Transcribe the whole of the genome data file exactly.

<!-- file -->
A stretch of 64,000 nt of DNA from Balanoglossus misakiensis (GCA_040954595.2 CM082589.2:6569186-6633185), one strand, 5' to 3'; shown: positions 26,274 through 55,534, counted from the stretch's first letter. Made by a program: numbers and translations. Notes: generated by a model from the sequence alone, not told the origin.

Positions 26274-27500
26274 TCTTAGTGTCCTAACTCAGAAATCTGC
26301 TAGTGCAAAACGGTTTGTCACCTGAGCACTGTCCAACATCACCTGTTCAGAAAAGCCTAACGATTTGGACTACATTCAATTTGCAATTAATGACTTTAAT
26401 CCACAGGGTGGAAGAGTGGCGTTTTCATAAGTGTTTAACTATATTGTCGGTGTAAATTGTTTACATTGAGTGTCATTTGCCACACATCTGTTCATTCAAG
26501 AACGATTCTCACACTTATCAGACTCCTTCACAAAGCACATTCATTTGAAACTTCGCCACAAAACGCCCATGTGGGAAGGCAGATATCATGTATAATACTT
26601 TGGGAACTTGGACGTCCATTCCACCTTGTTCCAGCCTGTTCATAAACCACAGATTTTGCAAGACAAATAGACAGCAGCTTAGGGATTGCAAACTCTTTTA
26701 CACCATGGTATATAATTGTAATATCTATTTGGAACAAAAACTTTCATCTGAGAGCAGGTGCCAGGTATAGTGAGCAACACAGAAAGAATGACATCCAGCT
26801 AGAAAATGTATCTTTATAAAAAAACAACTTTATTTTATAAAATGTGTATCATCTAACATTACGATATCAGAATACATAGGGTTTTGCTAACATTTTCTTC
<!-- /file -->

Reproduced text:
A stretch of 64,000 nt of DNA from Balanoglossus misakiensis (GCA_040954595.2 CM082589.2:6569186-6633185), one strand, 5' to 3'; shown: positions 26,274 through 55,534, counted from the stretch's first letter. Made by a program: numbers and translations. Notes: generated by a model from the sequence alone, not told the origin.

Positions 26274-27500
26274 TCTTAGTGTCCTAACTCAGAAATCTGC
26301 TAGTGCAAAACGGTTTGTCACCTGAGCACTGTCCAACATCACCTGTTCAGAAAAGCCTAACGATTTGGACTACATTCAATTTGCAATTAATGACTTTAAT
26401 CCACAGGGTGGAAGAGTGGCGTTTTCATAAGTGTTTAACTATATTGTCGGTGTAAATTGTTTACATTGAGTGTCATTTGCCACACATCTGTTCATTCAAG
26501 AACGATTCTCACACTTATCAGACTCCTTCACAAAGCACATTCATTTGAAACTTCGCCACAAAACGCCCATGTGGGAAGGCAGATATCATGTATAATACTT
26601 TGGGAACTTGGACGTCCATTCCACCTTGTTCCAGCCTGTTCATAAACCACAGATTTTGCAAGACAAATAGACAGCAGCTTAGGGATTGCAAACTCTTTTA
26701 CACCATGGTATATAATTGTAATATCTATTTGGAACAAAAACTTTCATCTGAGAGCAGGTGCCAGGTATAGTGAGCAACACAGAAAGAATGACATCCAGCT
26801 AGAAAATGTATCTTTATAAAAAAACAACTTTATTTTATAAAATGTGTATCATCTAACATTACGATATCAGAATACATAGGGTTTTGCTAACATTTTCTTC